Friday, July 24, 2009
The police work for us.
I'm a public servant. I work for the county, and although I mostly deal with students I am paid with tax money and therefore I am the employee of everyone who lives in the county. There are one or two people at my workplace who seem to feel that it is the public's job to make them feel good and to be nice to them.
They are wrong.
Tired and offended, but not a criminal
The public is made up of individuals. In our case they are
individuals who need information or services from us. Most of the individuals are pleasant, gracious people who are appreciative of our efforts. A few of the individuals are just plain jerks. In between are people who may be having a bad day. We may be the ninth or tenth person that they have encountered in a short time with an answer or a policy that disappoints them. It does not hurt us any to try and be understanding, even with the jerks. We will not always succeed in making the individual feel better. We very frequently are unable to solve their problems, but it is part of our job to attempt to treat everyone with respect.
We may occasionally have to call for backup from a supervisor, or even from the sheriff's department, when someone's behavior is threatening or disruptive. Sometimes we need to find someone -- preferably a co-worker but even a bystander can help -- to translate for the individual. It does not help to treat a Spanish or Tewa speaking member of the community with contempt.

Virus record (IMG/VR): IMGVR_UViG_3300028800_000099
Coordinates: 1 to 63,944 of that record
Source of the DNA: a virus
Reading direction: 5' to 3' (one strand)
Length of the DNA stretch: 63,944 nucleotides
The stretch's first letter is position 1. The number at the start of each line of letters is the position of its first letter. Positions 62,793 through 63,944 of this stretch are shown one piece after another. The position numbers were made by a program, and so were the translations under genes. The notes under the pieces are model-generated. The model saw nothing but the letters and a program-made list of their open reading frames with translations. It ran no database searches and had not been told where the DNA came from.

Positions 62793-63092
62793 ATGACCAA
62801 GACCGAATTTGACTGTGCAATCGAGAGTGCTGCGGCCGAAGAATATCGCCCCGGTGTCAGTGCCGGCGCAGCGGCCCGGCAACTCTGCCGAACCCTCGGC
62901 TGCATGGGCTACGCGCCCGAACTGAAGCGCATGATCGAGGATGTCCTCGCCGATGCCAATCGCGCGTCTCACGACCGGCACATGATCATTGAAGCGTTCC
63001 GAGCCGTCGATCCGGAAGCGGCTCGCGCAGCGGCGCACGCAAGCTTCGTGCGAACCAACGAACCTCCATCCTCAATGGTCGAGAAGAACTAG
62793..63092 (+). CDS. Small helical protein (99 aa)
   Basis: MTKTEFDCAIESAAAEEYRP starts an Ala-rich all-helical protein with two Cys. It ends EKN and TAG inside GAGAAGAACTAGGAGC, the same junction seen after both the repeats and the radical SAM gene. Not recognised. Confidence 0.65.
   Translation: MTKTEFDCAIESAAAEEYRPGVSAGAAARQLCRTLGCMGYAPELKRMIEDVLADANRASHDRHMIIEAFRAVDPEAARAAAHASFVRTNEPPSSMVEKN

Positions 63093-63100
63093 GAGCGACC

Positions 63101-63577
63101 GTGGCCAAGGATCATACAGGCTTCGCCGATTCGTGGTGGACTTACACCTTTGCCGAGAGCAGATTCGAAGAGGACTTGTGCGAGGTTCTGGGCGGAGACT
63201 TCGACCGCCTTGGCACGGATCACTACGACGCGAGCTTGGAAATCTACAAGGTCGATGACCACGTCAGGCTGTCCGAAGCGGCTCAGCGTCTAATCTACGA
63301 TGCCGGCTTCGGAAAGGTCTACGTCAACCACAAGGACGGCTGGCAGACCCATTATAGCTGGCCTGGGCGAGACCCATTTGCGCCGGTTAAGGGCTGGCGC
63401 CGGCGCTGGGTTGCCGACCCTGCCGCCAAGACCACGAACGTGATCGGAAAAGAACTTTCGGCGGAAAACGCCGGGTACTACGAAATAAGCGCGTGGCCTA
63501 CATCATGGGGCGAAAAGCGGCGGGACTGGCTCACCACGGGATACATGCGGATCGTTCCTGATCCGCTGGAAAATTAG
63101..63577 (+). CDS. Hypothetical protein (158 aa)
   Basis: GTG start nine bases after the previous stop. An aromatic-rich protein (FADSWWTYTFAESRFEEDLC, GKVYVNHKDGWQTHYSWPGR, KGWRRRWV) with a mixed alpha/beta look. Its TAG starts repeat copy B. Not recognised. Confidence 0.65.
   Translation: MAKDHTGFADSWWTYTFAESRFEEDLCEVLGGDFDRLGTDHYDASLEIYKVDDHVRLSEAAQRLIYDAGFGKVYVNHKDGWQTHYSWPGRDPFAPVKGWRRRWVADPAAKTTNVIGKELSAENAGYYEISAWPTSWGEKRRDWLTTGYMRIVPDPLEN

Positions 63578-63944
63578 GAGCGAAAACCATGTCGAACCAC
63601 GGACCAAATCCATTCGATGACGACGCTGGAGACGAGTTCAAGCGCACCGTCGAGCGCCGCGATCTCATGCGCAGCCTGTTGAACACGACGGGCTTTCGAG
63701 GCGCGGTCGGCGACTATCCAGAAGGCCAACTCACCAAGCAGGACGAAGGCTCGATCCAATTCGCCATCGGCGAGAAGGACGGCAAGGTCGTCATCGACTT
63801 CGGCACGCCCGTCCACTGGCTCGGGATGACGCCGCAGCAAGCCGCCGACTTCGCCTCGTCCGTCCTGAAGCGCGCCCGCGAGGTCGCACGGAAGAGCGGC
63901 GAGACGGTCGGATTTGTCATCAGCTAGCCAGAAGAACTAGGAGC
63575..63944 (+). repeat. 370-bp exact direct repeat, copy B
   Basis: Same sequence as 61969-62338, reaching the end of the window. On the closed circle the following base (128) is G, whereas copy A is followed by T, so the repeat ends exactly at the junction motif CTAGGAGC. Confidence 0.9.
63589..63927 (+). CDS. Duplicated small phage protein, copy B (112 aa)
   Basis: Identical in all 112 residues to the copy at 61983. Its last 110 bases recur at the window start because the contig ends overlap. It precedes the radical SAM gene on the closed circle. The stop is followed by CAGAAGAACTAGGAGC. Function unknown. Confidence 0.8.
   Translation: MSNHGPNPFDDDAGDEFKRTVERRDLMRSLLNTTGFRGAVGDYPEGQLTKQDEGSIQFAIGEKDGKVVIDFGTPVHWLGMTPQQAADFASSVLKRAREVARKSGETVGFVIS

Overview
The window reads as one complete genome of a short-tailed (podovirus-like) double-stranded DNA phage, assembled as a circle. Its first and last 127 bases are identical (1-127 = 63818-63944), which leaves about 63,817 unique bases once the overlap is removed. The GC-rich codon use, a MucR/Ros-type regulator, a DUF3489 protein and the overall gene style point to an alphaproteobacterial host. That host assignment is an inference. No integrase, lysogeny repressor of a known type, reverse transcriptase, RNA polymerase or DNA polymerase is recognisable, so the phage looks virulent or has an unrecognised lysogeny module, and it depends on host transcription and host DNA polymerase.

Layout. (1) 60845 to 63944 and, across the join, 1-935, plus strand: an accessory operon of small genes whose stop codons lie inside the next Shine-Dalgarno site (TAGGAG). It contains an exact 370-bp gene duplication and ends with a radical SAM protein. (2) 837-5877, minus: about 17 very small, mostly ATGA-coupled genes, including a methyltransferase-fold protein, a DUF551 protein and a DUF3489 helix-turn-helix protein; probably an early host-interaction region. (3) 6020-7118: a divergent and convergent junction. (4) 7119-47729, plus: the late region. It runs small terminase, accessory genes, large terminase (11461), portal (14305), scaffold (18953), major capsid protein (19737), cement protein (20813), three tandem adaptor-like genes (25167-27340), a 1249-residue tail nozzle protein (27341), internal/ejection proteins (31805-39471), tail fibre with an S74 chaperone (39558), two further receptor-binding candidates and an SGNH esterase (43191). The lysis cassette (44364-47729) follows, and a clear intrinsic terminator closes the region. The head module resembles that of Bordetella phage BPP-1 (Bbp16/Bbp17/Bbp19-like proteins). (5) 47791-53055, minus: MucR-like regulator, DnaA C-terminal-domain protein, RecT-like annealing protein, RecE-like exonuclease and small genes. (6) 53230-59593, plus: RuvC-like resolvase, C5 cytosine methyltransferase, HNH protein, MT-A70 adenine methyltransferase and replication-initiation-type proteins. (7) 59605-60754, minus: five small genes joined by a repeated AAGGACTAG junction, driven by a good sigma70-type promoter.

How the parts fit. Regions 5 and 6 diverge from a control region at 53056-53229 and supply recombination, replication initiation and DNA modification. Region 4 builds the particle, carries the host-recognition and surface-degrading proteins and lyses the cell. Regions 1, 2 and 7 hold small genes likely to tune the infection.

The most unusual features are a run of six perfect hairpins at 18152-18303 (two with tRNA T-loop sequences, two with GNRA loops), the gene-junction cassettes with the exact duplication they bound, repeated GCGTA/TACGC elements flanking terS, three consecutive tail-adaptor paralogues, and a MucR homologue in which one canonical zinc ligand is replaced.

I thought about all this when I read about the encounter between Professor Henry Louis Gates (I don't know the guy, so I'm not comfortable calling him Skip) and three Cambridge, Massachusetts, police officers. Police are supposed to be trained to stay cool under pressure. It emerges that Gates may have been verbally abusive and therefore the officer was under pressure. He was obviously not in fear for his life or safety, only his ego and sense of authority were in jeopardy.
It does not sound like this police officer is a racist, but I would like to know what was in the call that the neighbor made to the police department. The root of this is with the neighbor, who was worried about something that caused three officers to show up for what should have been a simple ID check. They were there to serve and protect. They may have forgotten that Gates and his driver were entitled to service and protection as well.
The police appear to have overreacted to the excited and insulted behavior of a tired, sensitive man who has been subjected to racism throughout his life. That is not their job. They are his employees, just as much as they are the employees of the neighbor who called them. Gates should not have to pretend that his behavior was perfect in order to prove that the police behaved inappropriately.
They owe him an apology.
Sergeant James Crowley:
Unprofessional, maybe, but not a racist